Surf and turf


When the going gets tough, getting active in nature is a proven method of improving mental health, which is how Surfing for Farmers was started, to give farmers an outlet away from the pressures of work.

The concept’s a winner – the charity recently took out the Team Award at the Federated Farmers Primary Industries Awards.

Fonterra farmer, Jay Crowhurst first got involved with Surfing for Farmers through his neighbour, Kelly Dickey, who’s involved with the Rural Support Trust – a charity dedicated to helping farmers through tough times.

Fonterra farmer, Jay Crowhurst, his family

Jay says surfing and farming aren’t all that different, “You can control a lot of factors to get the most benefit out of them but ultimately you are at the whim of the environment and you have to roll with the punches that Mother Nature throws at you.”

Jay says knowing that at 5.30pm every Wednesday night was his time to go for a surf in Raglan was a great reward to look forward to every week and it was just what he needed to maintain his mental health over the summer of 20/21.

“I was taking on more responsibility on the family farm and my wife had not long given birth to our third child, so I was really feeling the pressures of life. While my farm and family are very special to me (and every other farmer I know) forgetting about the pressures that are associated with them, even for an hour a week, made me feel refreshed when I came home to my wife and kids and going to get the cows in the next day… I encourage any farmer to join Surfing for Farmers!”

Surfing allows all the participants to try and ‘let go’ of whatever stresses may be going on in their life and be present in the moment amongst the waves.

Kelly Dickey, Fonterra Sharemilker and Facilitator of the rural support trUSt team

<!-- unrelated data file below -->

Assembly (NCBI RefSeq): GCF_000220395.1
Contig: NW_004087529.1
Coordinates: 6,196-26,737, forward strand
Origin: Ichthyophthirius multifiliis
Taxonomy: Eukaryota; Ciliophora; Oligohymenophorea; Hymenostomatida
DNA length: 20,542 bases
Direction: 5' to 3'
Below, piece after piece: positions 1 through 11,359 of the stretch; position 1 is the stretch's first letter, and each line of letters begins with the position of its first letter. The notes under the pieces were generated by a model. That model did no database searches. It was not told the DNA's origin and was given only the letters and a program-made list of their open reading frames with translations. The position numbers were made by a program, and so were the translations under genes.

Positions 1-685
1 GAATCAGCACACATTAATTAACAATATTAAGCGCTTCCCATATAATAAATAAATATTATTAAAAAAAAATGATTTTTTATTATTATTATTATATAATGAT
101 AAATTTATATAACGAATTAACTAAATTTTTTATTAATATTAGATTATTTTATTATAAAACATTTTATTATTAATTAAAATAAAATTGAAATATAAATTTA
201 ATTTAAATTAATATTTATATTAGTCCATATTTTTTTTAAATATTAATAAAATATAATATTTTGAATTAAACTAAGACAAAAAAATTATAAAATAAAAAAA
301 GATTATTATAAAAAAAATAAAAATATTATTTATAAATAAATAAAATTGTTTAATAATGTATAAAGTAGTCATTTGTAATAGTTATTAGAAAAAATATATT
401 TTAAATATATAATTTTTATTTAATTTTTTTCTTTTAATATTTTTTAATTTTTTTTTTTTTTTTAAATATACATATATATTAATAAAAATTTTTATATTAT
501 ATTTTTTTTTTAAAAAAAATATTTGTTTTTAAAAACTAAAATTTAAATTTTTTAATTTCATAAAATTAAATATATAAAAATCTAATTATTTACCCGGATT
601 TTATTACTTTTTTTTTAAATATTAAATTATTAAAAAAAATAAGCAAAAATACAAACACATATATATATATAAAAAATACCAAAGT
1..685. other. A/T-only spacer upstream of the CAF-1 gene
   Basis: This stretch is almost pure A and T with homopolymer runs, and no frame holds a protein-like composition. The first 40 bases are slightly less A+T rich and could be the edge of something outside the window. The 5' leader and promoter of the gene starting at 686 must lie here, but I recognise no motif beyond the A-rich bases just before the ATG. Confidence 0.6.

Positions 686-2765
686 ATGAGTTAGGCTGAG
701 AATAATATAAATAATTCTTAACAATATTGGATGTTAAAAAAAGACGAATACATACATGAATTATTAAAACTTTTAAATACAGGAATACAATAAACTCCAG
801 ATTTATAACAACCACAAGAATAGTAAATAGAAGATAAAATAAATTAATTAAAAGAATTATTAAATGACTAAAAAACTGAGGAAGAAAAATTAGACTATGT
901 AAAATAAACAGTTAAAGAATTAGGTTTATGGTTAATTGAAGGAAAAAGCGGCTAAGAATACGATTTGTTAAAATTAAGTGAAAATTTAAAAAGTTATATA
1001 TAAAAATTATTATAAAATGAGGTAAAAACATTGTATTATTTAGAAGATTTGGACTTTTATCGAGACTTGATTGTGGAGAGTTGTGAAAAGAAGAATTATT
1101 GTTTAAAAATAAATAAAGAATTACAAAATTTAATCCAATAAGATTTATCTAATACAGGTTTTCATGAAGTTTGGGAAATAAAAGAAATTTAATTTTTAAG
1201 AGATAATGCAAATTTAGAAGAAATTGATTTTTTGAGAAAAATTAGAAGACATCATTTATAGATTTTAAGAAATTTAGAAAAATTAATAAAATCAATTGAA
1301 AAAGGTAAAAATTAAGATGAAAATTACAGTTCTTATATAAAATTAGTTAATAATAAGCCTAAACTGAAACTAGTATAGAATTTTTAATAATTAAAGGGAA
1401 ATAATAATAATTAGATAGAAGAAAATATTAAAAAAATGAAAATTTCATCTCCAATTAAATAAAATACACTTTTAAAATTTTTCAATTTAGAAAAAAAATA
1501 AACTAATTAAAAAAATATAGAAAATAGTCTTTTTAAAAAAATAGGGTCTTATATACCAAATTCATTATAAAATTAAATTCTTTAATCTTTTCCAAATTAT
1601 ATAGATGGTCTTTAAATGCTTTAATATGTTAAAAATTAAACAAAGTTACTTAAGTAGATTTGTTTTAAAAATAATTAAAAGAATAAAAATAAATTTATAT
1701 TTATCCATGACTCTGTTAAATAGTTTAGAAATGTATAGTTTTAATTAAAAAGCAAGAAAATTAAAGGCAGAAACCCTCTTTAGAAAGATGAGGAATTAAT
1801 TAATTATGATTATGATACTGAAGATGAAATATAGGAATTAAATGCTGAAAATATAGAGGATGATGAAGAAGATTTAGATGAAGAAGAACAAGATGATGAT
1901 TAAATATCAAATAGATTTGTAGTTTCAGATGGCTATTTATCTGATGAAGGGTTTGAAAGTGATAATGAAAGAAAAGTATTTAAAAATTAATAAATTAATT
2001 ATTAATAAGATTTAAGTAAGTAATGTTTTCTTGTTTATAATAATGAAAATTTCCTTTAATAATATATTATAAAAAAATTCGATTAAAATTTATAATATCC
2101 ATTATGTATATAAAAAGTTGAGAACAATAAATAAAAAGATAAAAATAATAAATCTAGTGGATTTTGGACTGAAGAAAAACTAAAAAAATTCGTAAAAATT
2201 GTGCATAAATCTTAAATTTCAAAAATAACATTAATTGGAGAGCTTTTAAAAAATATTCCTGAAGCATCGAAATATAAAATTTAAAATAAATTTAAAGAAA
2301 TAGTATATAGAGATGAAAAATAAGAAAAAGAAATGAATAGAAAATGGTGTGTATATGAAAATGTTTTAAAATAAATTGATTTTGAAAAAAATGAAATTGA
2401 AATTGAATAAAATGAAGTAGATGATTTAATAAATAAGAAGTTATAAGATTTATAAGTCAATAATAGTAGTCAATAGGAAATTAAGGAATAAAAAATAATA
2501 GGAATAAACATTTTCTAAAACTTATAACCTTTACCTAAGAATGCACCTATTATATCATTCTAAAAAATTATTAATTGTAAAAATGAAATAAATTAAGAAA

Jack Dustin from Surfing for Farmers says the programme was started by someone who knew the realities of on-farm life.

“It was set up by surfer, farmer and rural real estate agent Stephen Thomson. He was inspired after watching the Netflix documentary ‘Resurface’. The documentary showed how surfing helped heal American war veterans suffering from Post-Traumatic Stress Disorder.”

Stephen knew how much better he always felt after being in the salt water and was determined to give local farmers the opportunity to get off-farm and experience that same feeling of wellbeing. It also gives farmers the opportunity to connect with their community, make new friends and start important conversations around mental health. And the programme’s expanding, “the 2021/22 summer season will see Surfing for Farmers in 21 regions around New Zealand”.

Kelly Dickey is a Fonterra sharemilker from Te Uku and a facilitator of the Rural Support Trust team, who sponsor and support the Surfing for Farmers initiative. She also knows the benefits of getting in the water.

“Being a farmer is an amazing occupation with a great lifestyle, however it can sometimes be go,go,go in between milking, calving, managing staff, weathering the conditions and above all putting the wellbeing of the cows first. Surfing allows all the participants to try and ‘let go’ of whatever stresses may be going on in their life and be present in the moment amongst the waves.”

Kelly says there’s always a lot of laughter at the sessions. “I can recall the wairua (sense of connectedness) that was felt in the water and at the BBQ afterwards.”

“For myself, I’m not a fan of open waters but for some reason a wetsuit, a board, and a bunch of like-minded people created a feeling of safety and a ‘we’re all in this together’ vibe.”

Trying something new had great benefits for Kelly’s mental health. “It was a release after a long day of mahi and promoted a sense of accomplishment – whether or not I actually made it up onto the board!”